for lesbian, gay, bisexual and transgender equality

FOI figures show rise in Scottish hate crime

Number of reported incidents jumps

Landmark law’s first year figures due March 2011

Figures obtained recently using freedom of information requests show there were 666 incidents of homophobic or transphobic abuse recorded by police across Scotland in 2009/10; almost double the 364 incidents reported in 2007/8, and almost five times the 114 incidents reported in 2004/5.

Stonewall Scotland campaigned for the law change to ensure offences aggravated by prejudice against LGBT people were recognised as being on a par with those aggravated by racism or religious intolerance. When this legislation came into effect in March 2010, it meant that all Scottish police forces were required to report on these crimes for the first time. 

Incidents reported have occurred in people’s own homes, in restaurants, on public transport and while on nights out. Stonewall urges people who have experienced homophobic or transphobic crimes or abuse to always report such incidents to the police.  This can be done directly or by using a remote reporting service.  Reporting even what might seem like a minor incident will help to give a clearer picture of the scale of the problem in Scotland.  Also, reporting hate crime helps to send the message that it will not be tolerated.  The Crown Office has assured that they will be releasing the first full year’s statistics in March 2011.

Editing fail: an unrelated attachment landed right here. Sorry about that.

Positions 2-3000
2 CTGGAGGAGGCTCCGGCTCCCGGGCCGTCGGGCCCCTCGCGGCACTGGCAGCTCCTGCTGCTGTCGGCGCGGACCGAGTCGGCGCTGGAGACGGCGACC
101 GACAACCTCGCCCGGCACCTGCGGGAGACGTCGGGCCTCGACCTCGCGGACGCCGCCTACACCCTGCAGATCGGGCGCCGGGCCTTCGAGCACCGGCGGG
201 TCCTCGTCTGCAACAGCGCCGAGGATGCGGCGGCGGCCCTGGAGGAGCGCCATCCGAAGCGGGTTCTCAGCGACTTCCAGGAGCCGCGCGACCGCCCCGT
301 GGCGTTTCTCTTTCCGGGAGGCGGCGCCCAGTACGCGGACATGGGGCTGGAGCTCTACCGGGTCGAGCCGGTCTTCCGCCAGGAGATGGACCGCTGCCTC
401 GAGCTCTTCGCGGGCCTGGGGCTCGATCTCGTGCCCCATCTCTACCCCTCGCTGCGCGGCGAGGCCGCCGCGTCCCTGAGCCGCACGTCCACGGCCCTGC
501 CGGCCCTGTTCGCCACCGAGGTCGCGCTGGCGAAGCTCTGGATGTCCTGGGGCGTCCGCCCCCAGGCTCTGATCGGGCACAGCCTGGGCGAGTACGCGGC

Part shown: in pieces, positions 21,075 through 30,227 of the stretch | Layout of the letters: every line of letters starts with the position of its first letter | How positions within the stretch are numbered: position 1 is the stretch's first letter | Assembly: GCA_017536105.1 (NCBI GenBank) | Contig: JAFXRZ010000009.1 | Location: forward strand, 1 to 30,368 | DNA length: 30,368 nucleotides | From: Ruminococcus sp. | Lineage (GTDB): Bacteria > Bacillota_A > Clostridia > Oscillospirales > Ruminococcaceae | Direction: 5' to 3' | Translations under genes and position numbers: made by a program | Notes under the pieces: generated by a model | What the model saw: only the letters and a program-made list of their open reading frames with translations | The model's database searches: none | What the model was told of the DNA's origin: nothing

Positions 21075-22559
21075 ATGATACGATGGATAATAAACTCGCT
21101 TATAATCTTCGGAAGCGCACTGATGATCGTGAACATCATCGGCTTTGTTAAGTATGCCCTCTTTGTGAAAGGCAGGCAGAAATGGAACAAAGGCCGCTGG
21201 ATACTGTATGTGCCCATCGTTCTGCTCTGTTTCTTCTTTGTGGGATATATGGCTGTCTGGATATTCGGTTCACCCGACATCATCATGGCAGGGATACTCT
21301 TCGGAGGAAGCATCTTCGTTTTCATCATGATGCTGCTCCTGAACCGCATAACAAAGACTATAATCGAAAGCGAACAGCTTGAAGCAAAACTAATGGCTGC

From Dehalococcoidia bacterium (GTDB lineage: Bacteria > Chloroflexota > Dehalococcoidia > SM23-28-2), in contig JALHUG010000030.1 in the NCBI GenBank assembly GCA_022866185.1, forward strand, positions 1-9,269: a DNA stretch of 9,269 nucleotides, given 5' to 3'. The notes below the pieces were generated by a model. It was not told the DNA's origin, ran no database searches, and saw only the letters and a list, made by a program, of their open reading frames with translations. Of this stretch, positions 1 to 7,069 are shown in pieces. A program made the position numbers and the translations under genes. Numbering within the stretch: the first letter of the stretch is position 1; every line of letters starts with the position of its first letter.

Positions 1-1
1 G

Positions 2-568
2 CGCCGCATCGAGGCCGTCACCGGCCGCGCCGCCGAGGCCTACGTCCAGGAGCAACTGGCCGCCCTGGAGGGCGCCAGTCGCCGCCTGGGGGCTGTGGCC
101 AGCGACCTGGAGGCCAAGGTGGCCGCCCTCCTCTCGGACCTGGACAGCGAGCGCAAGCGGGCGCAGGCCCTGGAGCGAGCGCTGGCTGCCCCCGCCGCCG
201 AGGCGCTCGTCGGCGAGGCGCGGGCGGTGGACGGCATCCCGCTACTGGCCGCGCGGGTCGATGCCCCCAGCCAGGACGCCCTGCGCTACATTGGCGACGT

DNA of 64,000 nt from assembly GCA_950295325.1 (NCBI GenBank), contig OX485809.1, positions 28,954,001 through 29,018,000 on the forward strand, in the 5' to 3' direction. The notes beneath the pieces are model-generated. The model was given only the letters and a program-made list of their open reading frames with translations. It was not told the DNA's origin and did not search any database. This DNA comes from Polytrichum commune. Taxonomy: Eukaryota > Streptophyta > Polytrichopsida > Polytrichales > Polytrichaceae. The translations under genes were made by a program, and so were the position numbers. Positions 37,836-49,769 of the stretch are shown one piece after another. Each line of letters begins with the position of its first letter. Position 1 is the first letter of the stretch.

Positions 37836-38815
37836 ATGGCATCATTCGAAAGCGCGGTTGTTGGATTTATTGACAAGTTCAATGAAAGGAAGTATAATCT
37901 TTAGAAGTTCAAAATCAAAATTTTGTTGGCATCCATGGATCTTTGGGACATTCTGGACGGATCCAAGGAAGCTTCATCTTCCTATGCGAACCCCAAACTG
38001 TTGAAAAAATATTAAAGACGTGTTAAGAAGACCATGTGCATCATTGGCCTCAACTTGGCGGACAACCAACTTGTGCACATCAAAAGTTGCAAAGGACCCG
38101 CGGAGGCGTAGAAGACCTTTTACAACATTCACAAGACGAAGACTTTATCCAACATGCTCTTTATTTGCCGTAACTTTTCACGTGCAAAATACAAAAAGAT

Carl Watt, Director of Stonewall Scotland, said: “The findings from our 2010 community safety survey painted a stark picture of the sorts of crimes taking place across Scotland, with 61% of lesbian, gay, bisexual and transgender (LGBT) people who were physically attacked choosing not to report it to the police. Since then both Stonewall Scotland and Scottish Police Forces have been encouraging LGBT people to report such incidents.  This building of confidence, and the work that has gone into creating and increasing awareness of remote reporting facilities, will likely see a considerable number of crimes aggravated by homophobia and transphobia being recorded in the first year of the legislation coming into play.”

“Over a quarter of the people attacked told us that they accept abuse and attacks as part of being LGBT in Scotland so it might be some time before we see the true extent of these crimes across Scotland. Having said that, we have a strong message from our police forces that crimes committed against people simply because of their sexual orientation or gender identity will not be tolerated and will be taken seriously.”


Stonewall Scotland works to achieve equality and justice for lesbian, gay, bisexual and transgender people.

Our 2010 Community Safety Survey showed that:

  • Two thirds of lesbian, gay, bisexual and transgender people had been verbally abused
  • A third of LGBT people had been physically attacked
  • Sixty one per cent of those physically attacked did not report it to the police;
  • A quarter of those surveyed would not report verbal abuse because it was just part of life as an LGBT person in Scotland

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